NYPD cop hopes to return after lifesaving brain surgery

NYPD cop hopes to return after lifesaving brain surgery
NYPD Detective Todd Szebenyi, who is recovering from surgery to correct a rare brain disorder, with wife his wife, Patricia.Gardiner Anderson/for New York Daily News

NYPD Detective Todd Szebenyi, who is recovering from surgery to correct a rare brain disorder, with wife his wife, Patricia.

At first, he thought it was just a headache.

NYPD Detective Todd Szebenyi was nearly paralyzed by the pain pulsing through his head while working out at a gym near his Staten Island home.

It was Feb. 22 when the athletic 41-year-old was struck by the debilitating pain.

Szebenyi, an 11-year veteran who works in the 122nd Precinct, had no idea that a dangerous tangle of arteries and veins was gripping his brain stem and starting to bleed.

“I thought it was going to go away,” Szebenyi said of the pain.

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But he had a rare brain condition, an arteriovenous malformation, or AVM, that was threatening to stop the marathon-running cop dead in his tracks.

When the pain wouldn’t subside, Szebenyi’s wife, Patricia, convinced him to go to the hospital.

“When the doctor told him that he had a brain hemorrhage, he goes, ‘Well, when can I go back to work?’ ” Patricia said with a laugh.

NYPD Detective Todd Szebenyi, 41, was nearly paralyzed by the pain of headaches caused by a rare brain condition.Gardiner Anderson/for New York Daily News

NYPD Detective Todd Szebenyi, 41, was nearly paralyzed by the pain of headaches caused by a rare brain condition.

“The doctor said, ‘You’re not going back to work for a long time, if ever.’ ”

The couple, who have been married for 13 years and have two sons, decided to go to Mount Sinai, where they met with Dr. Joshua Bederson, the hospital’s head of neurosurgery.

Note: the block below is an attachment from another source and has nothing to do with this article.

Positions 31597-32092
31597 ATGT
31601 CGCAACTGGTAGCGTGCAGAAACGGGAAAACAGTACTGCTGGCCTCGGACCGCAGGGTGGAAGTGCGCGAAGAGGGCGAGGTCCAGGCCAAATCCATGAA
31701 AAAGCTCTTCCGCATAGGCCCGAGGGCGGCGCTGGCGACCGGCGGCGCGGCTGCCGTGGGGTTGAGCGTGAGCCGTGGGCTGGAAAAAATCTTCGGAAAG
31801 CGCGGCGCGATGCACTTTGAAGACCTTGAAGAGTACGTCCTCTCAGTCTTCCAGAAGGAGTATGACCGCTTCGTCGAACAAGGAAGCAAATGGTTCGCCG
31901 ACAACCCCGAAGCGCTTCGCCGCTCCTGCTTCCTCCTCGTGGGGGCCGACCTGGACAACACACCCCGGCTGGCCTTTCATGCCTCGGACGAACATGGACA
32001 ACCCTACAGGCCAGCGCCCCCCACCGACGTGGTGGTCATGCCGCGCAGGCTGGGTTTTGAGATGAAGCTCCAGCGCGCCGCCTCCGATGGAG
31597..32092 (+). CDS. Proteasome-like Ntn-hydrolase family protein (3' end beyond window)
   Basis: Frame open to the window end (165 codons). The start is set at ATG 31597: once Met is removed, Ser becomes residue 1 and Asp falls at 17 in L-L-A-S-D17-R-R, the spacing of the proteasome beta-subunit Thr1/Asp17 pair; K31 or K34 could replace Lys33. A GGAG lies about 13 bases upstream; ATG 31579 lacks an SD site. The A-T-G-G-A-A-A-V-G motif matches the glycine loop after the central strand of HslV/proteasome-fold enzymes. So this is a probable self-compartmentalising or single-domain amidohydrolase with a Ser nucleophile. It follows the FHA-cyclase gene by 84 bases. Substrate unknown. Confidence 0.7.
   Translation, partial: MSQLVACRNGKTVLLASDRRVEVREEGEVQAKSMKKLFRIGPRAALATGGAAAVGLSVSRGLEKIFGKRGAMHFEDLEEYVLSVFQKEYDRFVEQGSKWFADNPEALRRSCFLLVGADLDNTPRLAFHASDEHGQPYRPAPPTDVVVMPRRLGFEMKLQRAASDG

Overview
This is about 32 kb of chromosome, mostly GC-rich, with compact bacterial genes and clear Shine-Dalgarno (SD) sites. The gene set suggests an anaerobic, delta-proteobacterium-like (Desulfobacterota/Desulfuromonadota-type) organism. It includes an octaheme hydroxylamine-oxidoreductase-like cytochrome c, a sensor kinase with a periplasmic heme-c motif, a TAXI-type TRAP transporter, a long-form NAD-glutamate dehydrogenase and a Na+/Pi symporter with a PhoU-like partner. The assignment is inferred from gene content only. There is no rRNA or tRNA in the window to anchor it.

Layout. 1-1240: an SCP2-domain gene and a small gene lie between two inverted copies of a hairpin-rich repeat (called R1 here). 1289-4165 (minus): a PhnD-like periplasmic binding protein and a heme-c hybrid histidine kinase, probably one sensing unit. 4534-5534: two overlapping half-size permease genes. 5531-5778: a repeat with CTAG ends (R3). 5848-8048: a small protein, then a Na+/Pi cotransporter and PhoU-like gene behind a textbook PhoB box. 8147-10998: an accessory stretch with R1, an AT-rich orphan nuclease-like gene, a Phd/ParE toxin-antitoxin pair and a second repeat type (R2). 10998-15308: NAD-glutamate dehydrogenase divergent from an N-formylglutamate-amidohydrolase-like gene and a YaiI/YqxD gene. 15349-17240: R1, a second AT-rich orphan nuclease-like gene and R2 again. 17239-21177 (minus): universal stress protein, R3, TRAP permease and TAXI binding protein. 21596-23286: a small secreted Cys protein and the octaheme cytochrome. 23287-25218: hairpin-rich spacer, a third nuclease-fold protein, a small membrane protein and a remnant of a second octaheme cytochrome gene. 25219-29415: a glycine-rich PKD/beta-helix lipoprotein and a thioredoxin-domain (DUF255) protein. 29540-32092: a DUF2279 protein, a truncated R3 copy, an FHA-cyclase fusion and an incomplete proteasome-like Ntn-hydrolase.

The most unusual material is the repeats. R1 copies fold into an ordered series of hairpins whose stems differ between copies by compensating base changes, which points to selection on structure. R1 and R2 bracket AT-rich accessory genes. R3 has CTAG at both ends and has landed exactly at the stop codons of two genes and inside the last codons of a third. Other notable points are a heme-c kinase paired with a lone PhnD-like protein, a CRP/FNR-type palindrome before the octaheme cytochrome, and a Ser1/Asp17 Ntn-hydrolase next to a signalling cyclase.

Doctors said that 50% of people with the condition die from it, and 70% of those who live have major problems, like being unable to walk or see.

Szebenyi said he agreed to the surgery.

“You can’t live like this,” he said.

The eight-hour procedure, which involved drilling into the stem, was a success. Szebenyi was left with only slight numbness on the left side of his face.

The detective “is going to end up with an outstanding outcome, and it’s not that he (faced) a certain death, but it was a fairly risky scenario,” Bederson said.

The life-saving surgery wasn’t the first time Bederson helped bring one of New York’s Finest back from the edges of death.

NYPD Officer Eder Loor (c.) — who was stabbed in the brain by a schizophrenic man in Harlem — was also saved by surgery from Bederson.Susan Watts/New York Daily News

NYPD Officer Eder Loor (c.) — who was stabbed in the brain by a schizophrenic man in Harlem — was also saved by surgery from Bederson.

The 59-year-old doctor saved police Officer Eder Loor in 2012 after the cop had a 3 1/2-inch blade jabbed into his brain by a schizophrenic in Harlem.

Patricia Szebenyi said that she didn’t realize how remarkable her husband’s recovery was until she talked with a doctor’s assistant from Mt. Sinai well after he was released.

“She said you really shouldn’t be here and be doing so well,” she said. “Like he’s his normal self. That’s when she told us that he’s a miracle.”

Aside from the numbness, which will go away, he has full memory, speech and hearing and is walking well with the help of a cane.

He hopes to be back on the job in a couple of months, and maybe running a marathon or two by next year.

“Everybody was like, ‘You don’t know how lucky you are,’ ” Szebenyi said.

“I’m just happy to be here. Happy to be home with the kids and the wife. And one day, hopefully, I’ll go back to work.”

dslattery@nydailynews.com

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